Like many new forums, the excitement and

Because I want to jog the router not go back to a fixed position. Going to project home is okay as long as that’s an unmilled corner. But if I home in the center of the material I will potentially have milled away material so I can’t set Z off that position. I need to move the router to a position that still has original material height left to zero off of.

If 1F comes up with that as their fix then I can get rid of my customization. But I am now responsible for doing that. Easy enough for this example but what if I decide to change my workflow and always use the lower left for my project home and I’m not milling that corner so I can use my modification. But they change the default to go somewhere the controller determines has not yet been milled and only allows Z axis movement. Now I still want my mod because it works in my workflow. But can I keep it or is their change going to execute first and then my customization or vice versa? Or do they kill my customization altogether?

I have found that customizing core functionality of most systems to provide what should be a general use case when a reasonable workaround exists, often turns out badly and requires more customization that cascades over time making a hash out of things. Especially when the producer has acknowledged the issue and stated they’re working on a solution.

So it’s not that I fear making the change, it’s that I don’t want to dig a hole that I then need to climb out of.

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Hey Jim,

I understand, you really wait for Onefinity or Buildbotics implement that you can move around all axes with the joystick during a tool change (M6) in a running gcode program, and then you want to continue the running program at a different project’s coordinates. But this would require a gcode program that takes this into account.

But here you assume that tool length probing always has to happen on the workpiece.

It does for me. I have years of designs I’ve created using the top of the workpiece as the 0 point (which I’ve seen is more the general case than using the wasteboard as the 0). I think I’ve zeroed off the table only a couple of times in the past 7 years.

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Hey Jim,

you really wait for Onefinity or Buildbotics implement that you can move around all axes with the joystick during a tool change (M6) in a running gcode program, and then you want to continue the running program with a different project’s home. But this would require a gcode program that takes this into account. Is that realistic?

No. I want it to cache my X, Y and then allow me to jog. I reset my Z and then want to have it return to the X/Y before resuming. All within my multi-tool GCode file (not separate projects or using another project’s home). It is certainly doable because it is supported by other machine’s using hardware (e.g. Shapeoko bitsetter) or software (e.g. Shopbot.

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Hey Jim,

okay, you want that during a tool change (M6) event you can move around with the joystick, probe Z, and then resume operation of running the program with new tool length. So if I understand right, the problem is that when the Onefinity Controller receives a tool change command (M6), it is stuck at the position and does nothing (especially not raising Z in order to allow removing the bit) because by default, there is nothing inserted into the “tool change” field of General Configuration Tab except to let a message pop up:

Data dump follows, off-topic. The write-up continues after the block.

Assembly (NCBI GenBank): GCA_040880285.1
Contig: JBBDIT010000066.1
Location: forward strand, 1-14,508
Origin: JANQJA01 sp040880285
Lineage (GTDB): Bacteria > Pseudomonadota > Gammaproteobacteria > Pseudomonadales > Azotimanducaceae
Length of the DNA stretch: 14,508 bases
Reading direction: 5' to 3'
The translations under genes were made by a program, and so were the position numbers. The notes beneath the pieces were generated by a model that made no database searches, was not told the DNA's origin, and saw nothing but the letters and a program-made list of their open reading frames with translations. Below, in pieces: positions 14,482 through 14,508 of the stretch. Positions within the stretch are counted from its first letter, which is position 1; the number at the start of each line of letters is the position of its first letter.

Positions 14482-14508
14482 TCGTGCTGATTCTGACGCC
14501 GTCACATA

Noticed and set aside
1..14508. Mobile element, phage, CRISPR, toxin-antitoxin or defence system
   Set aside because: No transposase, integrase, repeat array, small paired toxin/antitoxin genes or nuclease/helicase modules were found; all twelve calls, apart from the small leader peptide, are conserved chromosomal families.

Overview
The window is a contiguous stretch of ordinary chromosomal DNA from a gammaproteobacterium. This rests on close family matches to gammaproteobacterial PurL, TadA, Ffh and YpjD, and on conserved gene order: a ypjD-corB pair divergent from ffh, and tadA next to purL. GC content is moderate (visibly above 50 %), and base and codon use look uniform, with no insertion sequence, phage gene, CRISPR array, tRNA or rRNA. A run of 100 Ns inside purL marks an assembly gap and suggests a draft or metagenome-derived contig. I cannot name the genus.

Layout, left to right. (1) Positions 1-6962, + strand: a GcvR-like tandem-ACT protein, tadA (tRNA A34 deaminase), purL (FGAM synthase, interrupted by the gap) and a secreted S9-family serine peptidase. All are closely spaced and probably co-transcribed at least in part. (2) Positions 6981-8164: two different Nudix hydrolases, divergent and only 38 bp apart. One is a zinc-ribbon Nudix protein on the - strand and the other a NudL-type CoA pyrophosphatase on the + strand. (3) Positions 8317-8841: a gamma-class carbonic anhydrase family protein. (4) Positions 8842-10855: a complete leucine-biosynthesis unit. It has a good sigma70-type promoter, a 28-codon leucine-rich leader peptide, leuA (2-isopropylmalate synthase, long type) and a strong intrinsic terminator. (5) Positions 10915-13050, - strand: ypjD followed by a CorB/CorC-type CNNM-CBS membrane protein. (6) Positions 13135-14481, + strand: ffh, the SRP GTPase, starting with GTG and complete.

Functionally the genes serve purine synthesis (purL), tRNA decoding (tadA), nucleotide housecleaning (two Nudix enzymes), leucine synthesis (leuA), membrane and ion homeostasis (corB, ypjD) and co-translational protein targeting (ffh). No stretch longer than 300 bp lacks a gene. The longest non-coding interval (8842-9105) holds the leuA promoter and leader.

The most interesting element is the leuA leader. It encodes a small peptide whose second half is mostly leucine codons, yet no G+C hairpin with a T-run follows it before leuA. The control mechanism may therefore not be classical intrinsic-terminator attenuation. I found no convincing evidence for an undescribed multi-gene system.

(Runs on M6, tool change)
M0 M6 (MSG, Change Tool)

…and that in this state, it does not accept joystick commands. And that’s what you want Onefinity or Buildbotics to fix. Did I get it now?

(Note that Onefinity Controller would execute an appropriate tool change routine if there was one inserted here instead)

But to remember the original thread creator’s question, it is clear that when using an appropriate tool change routine as shown above in the “tool change” field of General Configuration Tab, which would manage tool change and Z probing, the Onefinity machine is very well able to run jobs with multiple bits in a single file. I don’t think it’s right to express it in such a way that it leads one to believe that the Onefinity CNC Controller can’t do that.

Hey Bud,

Nor do I :slight_smile:. With the restriction that you have to have Z zero at a position that you can Z-probe after tool change.

Hey Jim,

The reason why one would put zero on the workpiece top is that you don’t have to worry about your workpiece thickness then. Hobbyist machines usually don’t have probes for sensing workpiece dimensions separately, so for hobbyists, it is often advantageous to set zero at workpiece top. But as we see here, zeroing somewhere that is independent from the workpiece allows Z probing at home position (= at tool change position) and facilitates tool change within a program.

Also you mentioned that with zero at workpiece top you can’t probe Z on a position where you have already milled the material away. But imagine if you milled the top part of your workpiece away entirely and want to proceed with a finishing run? I have seen many workpieces to which that would apply. Having zero at a position that is independent from workpiece is the solution then.

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I know why. I’ve been doing this for the better part of a decade (& taught CNC operations & design for 4). My workflows don’t have me carving away the entire surface of the material or I would zero off the wasteboard. I almost always carve out of a piece with a final profile cut path - makes it easier for work holding (if the cutting action is too aggressive for tape/CA glue)

The OP wanted to know what we’d change or how we’d improve the product. The change I’d like was one that I could do on my Shopbot (and could on a Shapeoko if I had bought one of those). It’s not a deal breaker and certainly something I can work around. After all, there are lots of folks who even when they can combine all the different bits in a single file don’t. They want to be able to do the job in steps and be able to walk away after it’s finished part of the job and come back later, fire it up, re-zero everything and start with the next step without worrying about which line in the GCode they stopped at or what the position of the router was.